Staunton was a staunch supporter of projects for “discovery to the northward.” In 1721 he sent the intrepid traveller Richard Norton to bring in some Northern and Copper (Yellowknife) Indians who claimed to know where the rumoured copper mine was, and he supported Kelsey’s efforts to find a way to the mine, either “by water in Cannoes through the Countrey and not to come Creeping by Land,” or by sea-voyages to the north and west. Staunton was still in command in 1722 when John Scroggs* reported that he had found the grisly remains of Knight’s search for gold, copper, and the legendary strait of Anian. He had in fact been recalled in 1721, at the end of his contract, but the ship of the year had been unable to call at the post.
When Christopher Middleton took him aboard the Hannah in 1722 he called Staunton “a good-natured easy man,” but at Churchill the trader had inspired confidence. Staunton was re-engaged that same year and was sent again to command at Albany, where discipline was such a problem that he reported the men as “Sotts to a man.” But he supported his predecessor, Joseph Myatt*, who was demoted to deputy at the post, apparently because he had taken an Indian boy into the trading-room and had taught him to read and because he had held aloof from the general debauchery. As previously, Staunton’s chief task at Albany was to entice the Indians from the south away from the French by variations in his standard of trade. His contract ran out in 1726 and he retired claiming he had done a good job. Myatt, however, despite Staunton’s support for him, claimed that Staunton had exaggerated his success against the French and had not imposed his will on the men.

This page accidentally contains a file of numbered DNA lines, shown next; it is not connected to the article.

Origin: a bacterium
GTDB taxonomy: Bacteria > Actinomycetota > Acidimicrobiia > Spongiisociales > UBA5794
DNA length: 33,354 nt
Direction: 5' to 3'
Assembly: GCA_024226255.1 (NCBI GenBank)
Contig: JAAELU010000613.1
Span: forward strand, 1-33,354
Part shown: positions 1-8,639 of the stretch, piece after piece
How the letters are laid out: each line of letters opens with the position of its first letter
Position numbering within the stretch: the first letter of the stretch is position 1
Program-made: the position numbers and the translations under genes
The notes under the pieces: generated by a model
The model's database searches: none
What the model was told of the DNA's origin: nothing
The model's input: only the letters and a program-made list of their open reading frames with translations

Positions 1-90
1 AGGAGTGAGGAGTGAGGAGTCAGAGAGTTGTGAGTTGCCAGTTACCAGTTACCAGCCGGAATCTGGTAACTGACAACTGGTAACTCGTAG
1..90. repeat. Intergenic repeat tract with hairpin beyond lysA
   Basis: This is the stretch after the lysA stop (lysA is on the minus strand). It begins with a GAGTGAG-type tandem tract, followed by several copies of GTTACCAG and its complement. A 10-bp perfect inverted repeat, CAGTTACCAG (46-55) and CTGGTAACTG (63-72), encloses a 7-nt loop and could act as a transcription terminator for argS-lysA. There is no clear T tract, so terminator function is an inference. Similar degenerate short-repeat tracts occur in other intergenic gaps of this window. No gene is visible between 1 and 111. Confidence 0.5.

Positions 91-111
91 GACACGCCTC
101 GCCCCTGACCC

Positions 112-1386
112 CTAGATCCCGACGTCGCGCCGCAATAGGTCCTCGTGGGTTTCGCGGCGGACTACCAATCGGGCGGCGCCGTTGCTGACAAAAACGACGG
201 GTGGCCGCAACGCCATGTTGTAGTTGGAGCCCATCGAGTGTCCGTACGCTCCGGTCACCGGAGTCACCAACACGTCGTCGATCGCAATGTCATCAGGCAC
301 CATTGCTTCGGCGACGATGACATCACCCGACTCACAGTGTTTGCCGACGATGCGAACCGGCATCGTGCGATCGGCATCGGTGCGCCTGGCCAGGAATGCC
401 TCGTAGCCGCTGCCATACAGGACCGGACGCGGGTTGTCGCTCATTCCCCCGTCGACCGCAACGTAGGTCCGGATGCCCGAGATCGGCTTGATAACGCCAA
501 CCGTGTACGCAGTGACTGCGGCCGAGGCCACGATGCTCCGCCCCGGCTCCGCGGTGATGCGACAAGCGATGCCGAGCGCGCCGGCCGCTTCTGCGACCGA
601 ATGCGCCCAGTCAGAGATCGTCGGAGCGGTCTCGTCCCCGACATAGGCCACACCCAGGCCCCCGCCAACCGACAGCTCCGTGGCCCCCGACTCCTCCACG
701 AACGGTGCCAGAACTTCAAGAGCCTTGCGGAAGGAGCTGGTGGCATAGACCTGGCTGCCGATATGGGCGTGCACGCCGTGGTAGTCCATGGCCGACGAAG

Between 1726 and 1737 Staunton probably lived in England. He was not again employed by the HBC till he was taken on in 1737 to be chief factor at Moose Factory (Ont.) at £100 a year, with Albany and Eastmain House under his command. Moose had become the centre of opposition to the French, but the post had been burned down in a drunken revel at Christmas 1735, and Staunton faced problems of discipline as well as of trade and defence. Over the four years of his last tour he managed to improve the trade of Moose, and his comments on the “Overplus Trade” (by which the trader sometimes gave the Indians short measure so as to build up a balance of goods, which he used at his discretion), the standard of trade, and “Trust” (which he deplored as a sure way of driving debt-ridden Indians to the French) were shrewd and helpful. With experience of two surrenders to the French at York, he was convinced that a clear field of fire and small-arms provided better defence for Moose than heavy cannon requiring professional gunners, and he sent home the big guns which had been shipped out for its defence. Staunton’s control over his own men still seemed weak, however, and his orders for the appointment of George Spence to be master at Albany were defied by the council there in 1741 as Staunton left Hudson Bay for the last time. He was, he said, “glad that your honours can have one to manage your affairs with more prudence and advantage, for I am advanced in Years.”